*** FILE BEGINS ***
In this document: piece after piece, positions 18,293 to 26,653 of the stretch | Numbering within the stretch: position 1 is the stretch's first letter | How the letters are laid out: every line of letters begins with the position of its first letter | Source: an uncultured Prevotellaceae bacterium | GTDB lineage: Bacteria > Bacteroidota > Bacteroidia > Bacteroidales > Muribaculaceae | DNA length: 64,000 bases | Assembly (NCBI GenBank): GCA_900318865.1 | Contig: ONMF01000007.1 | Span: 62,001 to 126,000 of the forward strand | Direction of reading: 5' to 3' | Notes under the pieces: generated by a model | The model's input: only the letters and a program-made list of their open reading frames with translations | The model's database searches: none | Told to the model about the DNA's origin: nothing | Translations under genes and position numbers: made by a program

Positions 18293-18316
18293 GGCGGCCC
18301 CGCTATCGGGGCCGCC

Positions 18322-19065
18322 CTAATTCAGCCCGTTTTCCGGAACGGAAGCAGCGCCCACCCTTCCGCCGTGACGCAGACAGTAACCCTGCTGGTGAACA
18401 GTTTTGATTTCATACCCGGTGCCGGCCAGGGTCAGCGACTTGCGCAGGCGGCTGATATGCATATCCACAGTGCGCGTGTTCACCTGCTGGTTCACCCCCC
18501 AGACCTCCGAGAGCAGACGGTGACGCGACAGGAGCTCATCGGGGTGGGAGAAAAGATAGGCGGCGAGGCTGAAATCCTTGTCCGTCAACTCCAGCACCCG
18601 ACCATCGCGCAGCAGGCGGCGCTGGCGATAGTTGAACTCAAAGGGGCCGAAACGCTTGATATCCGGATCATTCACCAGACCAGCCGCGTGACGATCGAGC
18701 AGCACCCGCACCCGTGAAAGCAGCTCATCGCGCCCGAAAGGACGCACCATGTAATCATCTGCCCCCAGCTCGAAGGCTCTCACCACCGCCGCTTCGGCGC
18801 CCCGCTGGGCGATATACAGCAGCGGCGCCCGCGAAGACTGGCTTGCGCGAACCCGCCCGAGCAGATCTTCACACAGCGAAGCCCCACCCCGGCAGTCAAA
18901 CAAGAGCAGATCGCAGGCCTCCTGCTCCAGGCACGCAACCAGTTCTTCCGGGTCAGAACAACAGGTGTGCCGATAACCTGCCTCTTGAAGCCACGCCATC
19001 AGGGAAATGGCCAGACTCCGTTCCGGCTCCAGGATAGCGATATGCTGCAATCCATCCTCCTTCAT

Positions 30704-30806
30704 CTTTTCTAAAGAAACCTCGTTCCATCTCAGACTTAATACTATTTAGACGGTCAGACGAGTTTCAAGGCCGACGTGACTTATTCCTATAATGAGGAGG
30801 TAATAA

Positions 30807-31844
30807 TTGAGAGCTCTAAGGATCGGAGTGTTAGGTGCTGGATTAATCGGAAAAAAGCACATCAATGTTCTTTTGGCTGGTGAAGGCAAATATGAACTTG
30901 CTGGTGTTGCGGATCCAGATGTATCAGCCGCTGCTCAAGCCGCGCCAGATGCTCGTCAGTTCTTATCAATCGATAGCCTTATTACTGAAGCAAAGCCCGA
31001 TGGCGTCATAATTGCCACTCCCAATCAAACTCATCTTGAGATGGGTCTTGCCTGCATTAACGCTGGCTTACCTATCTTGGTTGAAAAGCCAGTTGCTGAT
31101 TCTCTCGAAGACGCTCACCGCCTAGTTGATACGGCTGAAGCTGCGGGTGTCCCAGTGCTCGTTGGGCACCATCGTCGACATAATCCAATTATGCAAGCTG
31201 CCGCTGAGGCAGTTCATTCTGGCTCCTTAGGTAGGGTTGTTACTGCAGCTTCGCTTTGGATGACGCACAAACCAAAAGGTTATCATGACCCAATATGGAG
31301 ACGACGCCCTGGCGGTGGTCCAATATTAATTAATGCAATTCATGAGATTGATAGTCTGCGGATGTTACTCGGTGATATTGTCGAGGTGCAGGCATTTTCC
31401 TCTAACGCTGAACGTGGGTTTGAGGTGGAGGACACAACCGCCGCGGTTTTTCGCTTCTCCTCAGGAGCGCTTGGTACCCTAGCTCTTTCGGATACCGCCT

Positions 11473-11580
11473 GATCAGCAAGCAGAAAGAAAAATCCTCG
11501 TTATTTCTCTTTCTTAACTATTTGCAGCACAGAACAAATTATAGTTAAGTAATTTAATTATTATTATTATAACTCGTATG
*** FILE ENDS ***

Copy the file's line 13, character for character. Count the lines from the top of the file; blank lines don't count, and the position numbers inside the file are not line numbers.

19001 AGGGAAATGGCCAGACTCCGTTCCGGCTCCAGGATAGCGATATGCTGCAATCCATCCTCCTTCAT